Every lawyer wants to let the public know, as well as their clients, that they’re being represented by someone who’s very capable and talented and knows what to do.
That’s gone to an extreme, in my opinion, here in Central Florida.
We now see… billboards, we see televisions ads, that do really nothing but kind of brag about how much money an attorney has gotten for a client.
Personally, I kind of cringe when I see those because it puts us as professionals, as attorneys, in this unfortunate “ambulance-chasing, it’s all about the money, it isn’t necessarily about the real facts, it’s just about how much money can somebody get” [stereotype].
We have never– and won’t– be putting up billboards or having advertisements saying how much money we’ve gotten.
We’ve been very blessed and we’ve had our fair share of these million-dollar cases (we’re just finishing a multi-million-dollar case right now), but we will not advertise that! I think it’s a very personal thing.
We don’t discuss settlements with anybody without certainly the permission of clients. And I expect these billboards do have permission, I’m sure they have permission from clients. But it also says something, maybe… Who wants their mug on a billboard saying, you know, “I’ve just gotten $250,000? Or $2,000,000?”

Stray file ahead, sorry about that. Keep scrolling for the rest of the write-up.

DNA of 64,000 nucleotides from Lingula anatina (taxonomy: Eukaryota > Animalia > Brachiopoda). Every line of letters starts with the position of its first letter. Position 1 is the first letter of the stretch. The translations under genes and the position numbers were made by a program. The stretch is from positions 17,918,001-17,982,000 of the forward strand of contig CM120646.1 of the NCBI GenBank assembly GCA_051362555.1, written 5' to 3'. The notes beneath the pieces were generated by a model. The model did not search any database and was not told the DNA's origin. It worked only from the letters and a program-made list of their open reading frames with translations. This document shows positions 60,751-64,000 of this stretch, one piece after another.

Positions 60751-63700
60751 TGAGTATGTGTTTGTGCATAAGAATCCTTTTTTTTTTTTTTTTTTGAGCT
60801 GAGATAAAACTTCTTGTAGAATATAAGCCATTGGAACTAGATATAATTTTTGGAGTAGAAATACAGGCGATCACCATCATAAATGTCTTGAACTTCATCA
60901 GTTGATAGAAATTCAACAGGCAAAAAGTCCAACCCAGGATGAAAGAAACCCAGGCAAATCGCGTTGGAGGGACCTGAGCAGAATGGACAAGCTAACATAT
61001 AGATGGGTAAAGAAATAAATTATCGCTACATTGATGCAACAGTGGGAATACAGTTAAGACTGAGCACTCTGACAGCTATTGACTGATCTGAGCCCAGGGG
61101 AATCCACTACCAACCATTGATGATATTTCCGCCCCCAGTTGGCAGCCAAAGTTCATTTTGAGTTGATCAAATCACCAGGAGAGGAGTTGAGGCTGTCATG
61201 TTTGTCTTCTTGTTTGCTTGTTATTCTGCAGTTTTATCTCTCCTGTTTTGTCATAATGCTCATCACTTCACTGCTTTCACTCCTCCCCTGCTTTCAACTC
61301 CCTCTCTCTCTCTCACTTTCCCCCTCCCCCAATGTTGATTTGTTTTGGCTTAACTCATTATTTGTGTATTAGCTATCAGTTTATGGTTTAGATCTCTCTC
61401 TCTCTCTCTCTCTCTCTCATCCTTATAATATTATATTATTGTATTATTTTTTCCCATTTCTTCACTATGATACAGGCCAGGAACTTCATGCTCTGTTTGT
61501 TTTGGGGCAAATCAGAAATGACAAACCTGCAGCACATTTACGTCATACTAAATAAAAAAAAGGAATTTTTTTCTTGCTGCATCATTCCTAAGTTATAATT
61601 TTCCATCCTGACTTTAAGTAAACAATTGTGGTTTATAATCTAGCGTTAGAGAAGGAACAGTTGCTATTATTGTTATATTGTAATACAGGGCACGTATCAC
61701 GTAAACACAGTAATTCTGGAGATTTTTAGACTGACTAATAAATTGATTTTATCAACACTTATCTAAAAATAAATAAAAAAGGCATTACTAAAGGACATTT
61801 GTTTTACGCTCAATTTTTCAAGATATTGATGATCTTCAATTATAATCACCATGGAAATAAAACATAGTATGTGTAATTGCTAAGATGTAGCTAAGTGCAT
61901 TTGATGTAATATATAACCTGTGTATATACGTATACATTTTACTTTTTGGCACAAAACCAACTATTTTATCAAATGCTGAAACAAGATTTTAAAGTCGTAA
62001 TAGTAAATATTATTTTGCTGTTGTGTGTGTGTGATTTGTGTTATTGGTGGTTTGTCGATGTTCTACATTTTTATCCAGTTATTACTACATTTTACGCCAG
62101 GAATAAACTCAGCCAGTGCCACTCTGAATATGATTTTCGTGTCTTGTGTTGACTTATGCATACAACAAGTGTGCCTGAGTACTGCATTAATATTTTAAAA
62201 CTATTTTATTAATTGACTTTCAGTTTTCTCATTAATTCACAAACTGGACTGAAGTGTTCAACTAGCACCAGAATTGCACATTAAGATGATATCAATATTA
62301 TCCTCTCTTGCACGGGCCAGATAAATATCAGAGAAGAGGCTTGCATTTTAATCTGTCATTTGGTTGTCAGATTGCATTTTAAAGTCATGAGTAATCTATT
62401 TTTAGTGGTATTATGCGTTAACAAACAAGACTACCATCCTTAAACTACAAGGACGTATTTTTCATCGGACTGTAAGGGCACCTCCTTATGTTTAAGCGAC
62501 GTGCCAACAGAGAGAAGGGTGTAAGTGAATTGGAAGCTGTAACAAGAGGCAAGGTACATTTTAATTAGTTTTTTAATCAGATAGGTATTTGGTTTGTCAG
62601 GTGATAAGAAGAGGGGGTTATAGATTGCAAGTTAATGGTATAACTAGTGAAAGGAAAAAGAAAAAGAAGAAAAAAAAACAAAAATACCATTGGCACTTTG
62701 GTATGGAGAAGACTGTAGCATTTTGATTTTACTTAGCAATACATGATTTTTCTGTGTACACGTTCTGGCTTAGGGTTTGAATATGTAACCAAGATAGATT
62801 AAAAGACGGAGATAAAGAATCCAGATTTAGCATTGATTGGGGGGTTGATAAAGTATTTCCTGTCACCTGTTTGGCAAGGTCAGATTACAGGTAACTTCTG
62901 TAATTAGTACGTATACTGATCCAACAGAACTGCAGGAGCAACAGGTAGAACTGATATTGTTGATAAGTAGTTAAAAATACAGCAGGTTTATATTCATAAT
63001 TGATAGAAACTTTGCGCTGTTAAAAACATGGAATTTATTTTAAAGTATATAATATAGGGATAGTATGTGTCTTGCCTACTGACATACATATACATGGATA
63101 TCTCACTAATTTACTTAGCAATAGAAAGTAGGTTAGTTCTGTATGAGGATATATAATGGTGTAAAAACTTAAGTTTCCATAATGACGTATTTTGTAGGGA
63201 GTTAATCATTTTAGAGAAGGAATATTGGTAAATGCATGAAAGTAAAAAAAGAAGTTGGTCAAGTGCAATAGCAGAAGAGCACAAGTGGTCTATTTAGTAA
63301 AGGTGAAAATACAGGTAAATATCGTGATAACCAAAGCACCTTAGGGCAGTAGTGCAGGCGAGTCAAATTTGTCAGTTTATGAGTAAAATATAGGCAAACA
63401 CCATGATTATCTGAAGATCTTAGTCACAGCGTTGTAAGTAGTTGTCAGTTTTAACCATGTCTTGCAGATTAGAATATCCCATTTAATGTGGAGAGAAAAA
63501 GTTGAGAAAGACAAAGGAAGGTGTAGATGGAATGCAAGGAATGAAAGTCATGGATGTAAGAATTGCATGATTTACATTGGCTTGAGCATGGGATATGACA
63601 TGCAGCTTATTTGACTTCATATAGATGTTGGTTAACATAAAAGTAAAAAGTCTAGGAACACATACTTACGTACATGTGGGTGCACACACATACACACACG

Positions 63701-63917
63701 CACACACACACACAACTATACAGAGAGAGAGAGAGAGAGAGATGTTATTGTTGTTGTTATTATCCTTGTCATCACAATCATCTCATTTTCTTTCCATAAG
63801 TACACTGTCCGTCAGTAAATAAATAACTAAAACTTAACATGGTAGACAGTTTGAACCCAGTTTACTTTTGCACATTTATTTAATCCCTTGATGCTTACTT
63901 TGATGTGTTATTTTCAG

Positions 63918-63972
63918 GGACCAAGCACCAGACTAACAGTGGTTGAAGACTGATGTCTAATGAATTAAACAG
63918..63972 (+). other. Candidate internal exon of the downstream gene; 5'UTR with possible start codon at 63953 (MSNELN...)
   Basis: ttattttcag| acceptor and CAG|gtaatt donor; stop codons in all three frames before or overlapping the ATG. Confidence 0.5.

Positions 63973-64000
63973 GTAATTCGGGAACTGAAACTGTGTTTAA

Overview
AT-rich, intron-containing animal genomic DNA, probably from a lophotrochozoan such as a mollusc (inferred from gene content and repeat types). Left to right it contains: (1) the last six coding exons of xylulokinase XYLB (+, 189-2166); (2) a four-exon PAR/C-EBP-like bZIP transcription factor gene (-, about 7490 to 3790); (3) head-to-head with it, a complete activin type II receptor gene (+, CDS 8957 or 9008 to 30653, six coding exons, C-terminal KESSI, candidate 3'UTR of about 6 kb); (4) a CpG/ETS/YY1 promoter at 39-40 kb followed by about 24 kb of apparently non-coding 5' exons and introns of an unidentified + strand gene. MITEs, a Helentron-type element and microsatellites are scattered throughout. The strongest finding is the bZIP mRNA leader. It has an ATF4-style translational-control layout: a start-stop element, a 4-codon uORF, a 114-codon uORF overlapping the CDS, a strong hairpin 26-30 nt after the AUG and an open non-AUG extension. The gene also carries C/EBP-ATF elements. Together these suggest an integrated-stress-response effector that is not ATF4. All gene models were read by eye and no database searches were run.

Our goal, our effort as a law firm, is to represent our client vigorously, effectively, and do everything that we can, legally, [with] the skills that we have honed for 35-40 years, to get the maximum recovery. What they are rightfully entitled to.
We don’t have any problem in getting aggressive and doing everything within the law and what’s morally correct to do that.
But you won’t ever see our firm having billboards or television ads that say, “*I* got you this much money or that much.”
Our goal, our effort as a law firm, is to represent our client vigorously, effectively, and do everything that we can, legally, [with] the skills that we have honed for 35-40 years, to get the maximum recovery.
Whenever I see these (personally distasteful) ads, I wonder, “What were the facts of this case?” Some of these big verdicts that we see recorded and taking place are because the person at fault wasn’t even represented by a lawyer. They didn’t have a defense… Knowing the facts in each case certainly is a determining factor in how much the individual recovery is, whether it’s by verdict, or by settlement.
– Ranier Munns is an experienced personal injury attorney and managing shareholder of Bogin, Munns & Munns, a full service law firm with offices in Orlando, Clermont, Kissimmee, Orange City, Daytona Beach, Ocala, Melbourne, Gainesville, and Leesburg. Mr. Munns works out of the Orlando office and welcomes questions and comments regarding the above. He can be reached at email@example.com.
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